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Are you a professional document preparer looking to protect your clients and your business? This post covers the ins and outs of document preparer bonds, including what they are, why they’re important, how much they cost, how to obtain them, and more.

All n One Bonding and Insurance Inc. stays up-to-date with the latest information to ensure our clients receive the best guidance and support when obtaining bonds.

Let’s get started.

Document Preparer Bonds: What To Know

A Document Preparer Bond, also called a Document Preparation Services Bond, is a type of surety bond that protects your clients from errors you might make while preparing their legal documents. It ensures your clients are compensated for losses incurred—up to a given amount.

Who Needs A Document Preparer Bond?

Document preparation services that offer the following typically need to obtain a document preparer bond:

  • Preparation of legal documents, such as contracts, wills, trusts, or powers of attorney.
  • Assisting with the completion of certain applications.
  • Preparing certain forms, including immigration forms, divorce forms, custody forms, and vehicle registration and title forms.

Note: In some states, tax preparation is included under the umbrella of document preparation services. For example, in Nevada, Assembly Bill 324 (enacted in July 2017) expanded the definition of document preparation services to include those who assist in preparing federal or state tax returns.

Assembly Bill No. 324 states the following:

“(Chapter 240A of NRS) Section 1 of this bill expands the definition of “document 7 preparation service” to include a person who, for compensation, assists a client in preparing all or substantially all of a federal or state tax return or a claim for a tax refund, excluding a certified public accountant who is licensed in this State or a financial planner who is subject to certain state requirements. Section 1 further provides that paralegals are included, under certain circumstances, in the definition of “document preparation service.”

LegiScan, a legislative tracking and reporting service, indicates that the bill was passed on 2017-05-19 and approved by the Governor. Chapter 47.

See the latest bill text on LegiScan, as there may have been updates and changes made.

Why Document Preparer Bonds Are Important

Getting a document preparer bond is a requirement in some states, but beyond this, having a document preparer bond helps you accomplish a few things.

One, you demonstrate your commitment to protecting your clients. Two, you gain trust and credibility in your industry. And three, you protect your business from potential legal claims or disputes.

Let’s expand upon this subject by looking at the two main benefits of document preparer bonds.

Benefit 1: Document preparer bonds PROTECT YOU by ensuring compliance with state regulations

While different states have their own rules when it comes to document preparers, if your state requires a bond, it’s in your best interest to get one. What happens if you don’t secure a bond when it’s required? Well, it depends, as states impose their own penalties.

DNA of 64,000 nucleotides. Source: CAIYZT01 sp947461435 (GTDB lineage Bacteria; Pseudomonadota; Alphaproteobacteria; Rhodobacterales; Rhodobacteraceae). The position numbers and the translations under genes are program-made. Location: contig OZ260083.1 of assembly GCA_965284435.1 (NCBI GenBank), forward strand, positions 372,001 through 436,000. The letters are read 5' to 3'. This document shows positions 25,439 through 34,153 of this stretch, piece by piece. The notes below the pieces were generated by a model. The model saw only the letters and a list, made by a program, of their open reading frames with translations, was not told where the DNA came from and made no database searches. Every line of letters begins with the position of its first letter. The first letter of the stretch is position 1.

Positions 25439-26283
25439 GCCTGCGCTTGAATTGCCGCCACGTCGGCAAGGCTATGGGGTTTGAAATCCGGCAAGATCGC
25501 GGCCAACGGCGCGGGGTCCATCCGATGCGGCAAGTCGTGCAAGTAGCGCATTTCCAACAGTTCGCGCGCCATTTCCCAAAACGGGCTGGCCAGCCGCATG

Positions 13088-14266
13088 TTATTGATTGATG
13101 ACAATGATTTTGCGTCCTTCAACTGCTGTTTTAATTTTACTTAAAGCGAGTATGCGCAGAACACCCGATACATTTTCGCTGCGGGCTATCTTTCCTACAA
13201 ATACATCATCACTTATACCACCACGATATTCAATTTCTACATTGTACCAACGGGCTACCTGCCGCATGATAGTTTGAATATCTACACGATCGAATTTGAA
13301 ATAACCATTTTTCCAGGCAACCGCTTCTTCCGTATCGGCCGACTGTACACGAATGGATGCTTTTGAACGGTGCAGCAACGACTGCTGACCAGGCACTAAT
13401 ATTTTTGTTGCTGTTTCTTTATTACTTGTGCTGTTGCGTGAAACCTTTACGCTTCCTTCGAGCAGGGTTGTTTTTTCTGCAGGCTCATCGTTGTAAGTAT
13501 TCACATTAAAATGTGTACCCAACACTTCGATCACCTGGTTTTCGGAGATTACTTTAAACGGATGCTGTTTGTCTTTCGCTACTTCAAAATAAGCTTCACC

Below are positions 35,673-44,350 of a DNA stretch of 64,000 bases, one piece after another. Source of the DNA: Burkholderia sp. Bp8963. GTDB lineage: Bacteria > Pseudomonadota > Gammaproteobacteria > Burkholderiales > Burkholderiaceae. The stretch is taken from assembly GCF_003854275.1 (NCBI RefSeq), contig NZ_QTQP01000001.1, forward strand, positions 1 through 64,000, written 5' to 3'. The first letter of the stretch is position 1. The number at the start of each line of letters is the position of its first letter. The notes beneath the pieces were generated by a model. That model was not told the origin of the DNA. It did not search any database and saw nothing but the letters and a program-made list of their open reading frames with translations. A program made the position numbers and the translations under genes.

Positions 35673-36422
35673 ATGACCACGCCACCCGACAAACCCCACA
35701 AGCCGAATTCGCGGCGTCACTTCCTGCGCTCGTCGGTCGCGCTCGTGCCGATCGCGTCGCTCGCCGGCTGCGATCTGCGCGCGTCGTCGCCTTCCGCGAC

For example, according to the Nevada Revised Statutes (NRS) Chapter 240A, which governs document preparation services, penalties for violations can include civil penalties.

The Secretary of State has the authority to impose a civil penalty of not more than $1,000 for each violation after a hearing on the matter. This penalty applies regardless of whether the person is still a registrant at the time of the violation.

See section NRS 240A.260 for more information concerning the above.

For notary publics, certain violations under NRS 240.085 can result in a fine of not more than $2,000. Read the Duties & Obligations Of A Document Preparation Service page from the Nevada Secretary of State website for more information.

Benefit 2: Document preparer bonds strengthen your professional reputation

When someone comes to you for help with document preparation, they’re putting a lot of trust in your hands. That’s where a document preparer bond comes into play. Ultimately, this type of bond protects your clients and gives them peace of mind.

Additionally, document preparers who consistently maintain a clean record and avoid claims against their bond enjoy certain benefits, including an easier time renewing their bond or obtaining bonds in the future. This is because surety companies are more likely to work with low-risk professionals.

How Does A Document Preparer Bond Work?

A document preparer bond works by holding the document preparer accountable for fulfilling their contractual obligations and maintaining the highest standards of integrity, honesty, and professionalism in their work.

Keep in mind that a document preparer bond is different from an insurance policy, as the bond involves three parties: 

The Principal: The person or business that takes out the bond (in this case, the document preparer).

The Surety: The company that provides the financial guarantee.

The Obligee: The party that receives the benefit if a claim is made against the bond.

Filing A Claim On A Surety Bond 

Should a document preparer violate state regulations or engage in fraudulent, unscrupulous, or negligent practices that cause harm to a client, the bond provides a path to recourse.

The wronged client can file a claim against the bond, at which point the surety company will investigate. If the surety determines the claim is valid, they will compensate the client for their losses up to the full amount of the bond.

Tip: To file a claim, your best bet is to reach out to the Nevada Secretary of State Document Preparation Services Division. They’ll be able to guide you through the process and let you know exactly what steps you need to take.

Here’s the thing, though – it’s important to make sure that the document preparer you’re working with is actually licensed by the State of Nevada. If they’re not, you might be out of luck if something goes wrong and you need to file a claim.

So, before you hand over any important documents or sensitive information, always double-check that your document preparer is fully licensed and bonded.

After A Client Is Compensated

After the surety company compensates the client, the company will turn to the document preparer to recover the money paid out to settle the claim. This means that the document preparer is ultimately financially responsible for any claims against their bond.

When A Document Preparer Fails To Pay Back The Surety Company